So, thank you very much again, Sabine!! 🙂

Happy Nikolaus!

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On the occasion of this special Nikolaus Sunday, we made raisin brioche with my parents who are currently visiting. It’s my mom’s recipe and while she’d usually braid one big loaf, this time we decided for eight small Nikolausies.

This is Paul making his 😉

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Freshly baked with butter, honey and homemade jam… so yummy!

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Nothing smells like apple cake…

I just made some apple cake and am now enjoying the delicious smell in the whole house 🙂

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Writing down a recipe is somewhat new to me, since I don’t usually measure my ingredients, but I’ll try my best! I also like simple solutions (any kitchen utensil you don’t use, you don’t have to wash afterwards…), so it should be really straightforward.

This is what you need:

  • 1/4 brick butter (1/2 cup)
  • 1/2 cup sugar
  • 2 eggs
  • milk
  • 1 cup ground almonds
  • 1/2 cup flour
  • 1 1/2 tsp baking powder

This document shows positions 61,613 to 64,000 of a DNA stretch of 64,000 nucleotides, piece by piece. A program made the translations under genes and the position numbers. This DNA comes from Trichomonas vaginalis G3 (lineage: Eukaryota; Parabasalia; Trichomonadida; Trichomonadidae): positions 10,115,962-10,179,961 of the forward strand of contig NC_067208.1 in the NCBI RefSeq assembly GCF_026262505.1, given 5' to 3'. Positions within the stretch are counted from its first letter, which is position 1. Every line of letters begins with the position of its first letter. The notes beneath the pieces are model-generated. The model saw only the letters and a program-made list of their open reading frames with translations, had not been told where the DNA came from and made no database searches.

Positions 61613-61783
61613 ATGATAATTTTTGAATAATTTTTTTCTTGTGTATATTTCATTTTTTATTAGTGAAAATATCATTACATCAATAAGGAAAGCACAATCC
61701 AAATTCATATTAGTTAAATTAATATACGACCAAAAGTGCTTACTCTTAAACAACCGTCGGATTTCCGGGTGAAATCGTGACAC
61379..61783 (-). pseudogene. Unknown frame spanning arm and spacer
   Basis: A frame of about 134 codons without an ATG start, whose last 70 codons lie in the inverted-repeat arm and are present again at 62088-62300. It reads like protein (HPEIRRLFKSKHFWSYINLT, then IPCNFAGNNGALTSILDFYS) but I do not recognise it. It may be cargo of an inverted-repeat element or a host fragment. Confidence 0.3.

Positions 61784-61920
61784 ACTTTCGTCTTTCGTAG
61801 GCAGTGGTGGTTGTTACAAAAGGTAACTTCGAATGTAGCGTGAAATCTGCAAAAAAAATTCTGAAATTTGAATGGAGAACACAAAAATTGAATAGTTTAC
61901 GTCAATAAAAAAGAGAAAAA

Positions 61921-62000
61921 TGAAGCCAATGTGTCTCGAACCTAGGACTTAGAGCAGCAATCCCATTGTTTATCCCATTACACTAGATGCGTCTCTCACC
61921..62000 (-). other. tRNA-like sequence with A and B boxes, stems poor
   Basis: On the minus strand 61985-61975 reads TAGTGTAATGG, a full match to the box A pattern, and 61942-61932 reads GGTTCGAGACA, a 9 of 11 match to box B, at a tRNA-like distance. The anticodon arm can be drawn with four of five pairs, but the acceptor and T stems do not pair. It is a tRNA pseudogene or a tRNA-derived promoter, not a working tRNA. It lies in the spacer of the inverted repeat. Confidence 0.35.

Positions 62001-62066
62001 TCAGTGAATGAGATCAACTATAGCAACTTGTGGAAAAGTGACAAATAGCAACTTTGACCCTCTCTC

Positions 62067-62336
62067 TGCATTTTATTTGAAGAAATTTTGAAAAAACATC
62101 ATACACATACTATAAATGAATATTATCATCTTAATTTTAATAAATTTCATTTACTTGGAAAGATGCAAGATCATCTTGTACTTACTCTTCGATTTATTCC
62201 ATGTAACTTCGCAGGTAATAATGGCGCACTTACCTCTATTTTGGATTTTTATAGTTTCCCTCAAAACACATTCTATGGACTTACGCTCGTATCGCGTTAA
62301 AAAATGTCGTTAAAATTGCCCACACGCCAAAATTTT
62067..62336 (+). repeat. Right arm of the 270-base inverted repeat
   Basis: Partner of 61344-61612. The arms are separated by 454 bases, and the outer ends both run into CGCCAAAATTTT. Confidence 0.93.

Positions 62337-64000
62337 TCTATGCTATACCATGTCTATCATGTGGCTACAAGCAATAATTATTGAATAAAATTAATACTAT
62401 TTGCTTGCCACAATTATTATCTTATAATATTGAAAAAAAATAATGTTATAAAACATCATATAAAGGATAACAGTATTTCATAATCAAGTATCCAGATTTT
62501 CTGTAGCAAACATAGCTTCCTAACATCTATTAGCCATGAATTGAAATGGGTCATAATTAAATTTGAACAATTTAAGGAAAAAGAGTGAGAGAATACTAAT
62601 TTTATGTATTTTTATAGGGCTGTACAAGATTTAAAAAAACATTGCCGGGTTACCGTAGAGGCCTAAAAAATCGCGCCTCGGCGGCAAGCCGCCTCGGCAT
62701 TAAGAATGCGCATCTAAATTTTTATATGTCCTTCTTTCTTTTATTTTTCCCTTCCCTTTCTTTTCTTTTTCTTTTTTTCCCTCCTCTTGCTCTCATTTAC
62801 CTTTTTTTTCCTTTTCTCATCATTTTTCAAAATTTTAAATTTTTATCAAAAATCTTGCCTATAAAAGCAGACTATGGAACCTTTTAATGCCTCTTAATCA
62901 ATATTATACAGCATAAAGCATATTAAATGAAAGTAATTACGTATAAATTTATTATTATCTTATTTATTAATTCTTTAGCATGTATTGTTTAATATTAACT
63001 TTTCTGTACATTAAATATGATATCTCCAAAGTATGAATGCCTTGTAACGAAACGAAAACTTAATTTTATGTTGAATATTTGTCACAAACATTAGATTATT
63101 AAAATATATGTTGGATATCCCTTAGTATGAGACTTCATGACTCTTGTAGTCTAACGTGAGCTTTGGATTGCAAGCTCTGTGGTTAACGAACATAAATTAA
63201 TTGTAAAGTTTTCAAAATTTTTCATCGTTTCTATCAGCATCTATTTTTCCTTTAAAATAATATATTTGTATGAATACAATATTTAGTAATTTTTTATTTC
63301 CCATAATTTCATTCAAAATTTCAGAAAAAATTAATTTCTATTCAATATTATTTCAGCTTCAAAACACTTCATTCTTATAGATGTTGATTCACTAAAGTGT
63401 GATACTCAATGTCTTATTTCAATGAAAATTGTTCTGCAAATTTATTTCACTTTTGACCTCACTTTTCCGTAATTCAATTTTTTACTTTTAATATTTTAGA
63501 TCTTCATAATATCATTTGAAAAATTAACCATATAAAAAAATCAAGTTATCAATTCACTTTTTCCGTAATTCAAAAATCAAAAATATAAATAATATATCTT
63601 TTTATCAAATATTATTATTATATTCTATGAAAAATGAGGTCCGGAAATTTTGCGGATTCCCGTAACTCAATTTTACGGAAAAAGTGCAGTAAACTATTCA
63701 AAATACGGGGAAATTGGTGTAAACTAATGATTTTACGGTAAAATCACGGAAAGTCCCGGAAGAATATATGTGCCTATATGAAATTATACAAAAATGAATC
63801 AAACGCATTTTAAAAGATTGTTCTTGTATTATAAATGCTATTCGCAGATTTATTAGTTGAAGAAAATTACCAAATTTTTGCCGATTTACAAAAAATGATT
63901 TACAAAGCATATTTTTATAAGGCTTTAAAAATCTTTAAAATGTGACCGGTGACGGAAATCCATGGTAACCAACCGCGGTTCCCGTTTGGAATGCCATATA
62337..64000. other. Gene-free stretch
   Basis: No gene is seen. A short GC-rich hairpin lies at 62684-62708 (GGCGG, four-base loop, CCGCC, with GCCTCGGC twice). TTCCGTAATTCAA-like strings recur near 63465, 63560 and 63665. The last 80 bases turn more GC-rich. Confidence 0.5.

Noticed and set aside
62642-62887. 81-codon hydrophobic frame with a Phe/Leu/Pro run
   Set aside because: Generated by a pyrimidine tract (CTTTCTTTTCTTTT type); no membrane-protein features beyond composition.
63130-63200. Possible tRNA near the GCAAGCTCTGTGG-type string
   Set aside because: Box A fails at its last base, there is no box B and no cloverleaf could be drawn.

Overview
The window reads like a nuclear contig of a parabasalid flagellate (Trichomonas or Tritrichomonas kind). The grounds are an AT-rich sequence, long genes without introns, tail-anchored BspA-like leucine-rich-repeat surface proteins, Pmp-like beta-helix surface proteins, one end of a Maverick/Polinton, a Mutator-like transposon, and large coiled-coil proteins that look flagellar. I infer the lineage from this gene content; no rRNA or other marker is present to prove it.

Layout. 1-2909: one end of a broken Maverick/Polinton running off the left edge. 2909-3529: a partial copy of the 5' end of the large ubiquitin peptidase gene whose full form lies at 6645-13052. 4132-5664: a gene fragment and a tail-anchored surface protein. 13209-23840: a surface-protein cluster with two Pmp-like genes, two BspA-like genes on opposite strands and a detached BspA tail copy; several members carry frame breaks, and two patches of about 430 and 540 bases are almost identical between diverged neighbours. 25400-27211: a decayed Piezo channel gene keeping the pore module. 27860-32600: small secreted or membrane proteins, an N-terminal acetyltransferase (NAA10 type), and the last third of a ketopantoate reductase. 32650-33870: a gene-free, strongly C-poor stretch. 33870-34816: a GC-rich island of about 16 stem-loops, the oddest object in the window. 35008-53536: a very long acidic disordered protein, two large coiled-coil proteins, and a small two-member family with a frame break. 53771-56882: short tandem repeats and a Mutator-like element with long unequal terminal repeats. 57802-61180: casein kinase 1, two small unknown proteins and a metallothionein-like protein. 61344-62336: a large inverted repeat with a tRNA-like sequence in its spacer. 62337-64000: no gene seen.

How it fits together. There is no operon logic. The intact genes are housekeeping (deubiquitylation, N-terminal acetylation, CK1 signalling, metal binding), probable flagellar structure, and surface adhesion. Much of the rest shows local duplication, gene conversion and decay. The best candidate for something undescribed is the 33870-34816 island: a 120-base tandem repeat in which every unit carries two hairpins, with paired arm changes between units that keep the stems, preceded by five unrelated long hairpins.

• lots of cinnamon
  • 3 apples
  • a handful sliced almonds

This is what you do:

Preheat your oven to 370°. Shortly microwave the butter until it gets soft but not too hot and runny (with my microwave that takes about 30 seconds), then stir in the sugar using a whisk until creamy. Successively, stir in the other ingredients (except the apples and sliced almonds) and put the batter in a buttered cake dish. Peel your apples, then cut them into quarters and each of those into 4-5 slices. Arrange your apple slices in a round pattern, pushing them slightly into the batter. (This is what I do when I have guests or happen to write a blog post. Usually, I would just cut the apples into random pieces and literally throw them on the cake…) Sprinkle your cake with the sliced almonds and bake for 35-45 min, depending on the size of your cake dish and the thickness of your cake. I am convinced that pretty food also tastes better, if you agree you can sprinkle the cake with a little icing sugar before serving. Enjoy!

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This is my basic apple cake, but I’ve made lots of variations. No nuts, pears instead of the apples or mixing in some blackberries or raspberries for an extra pretty look. Next time I’ll maybe add cranberries and spices for a christmassy flavor… Be creative!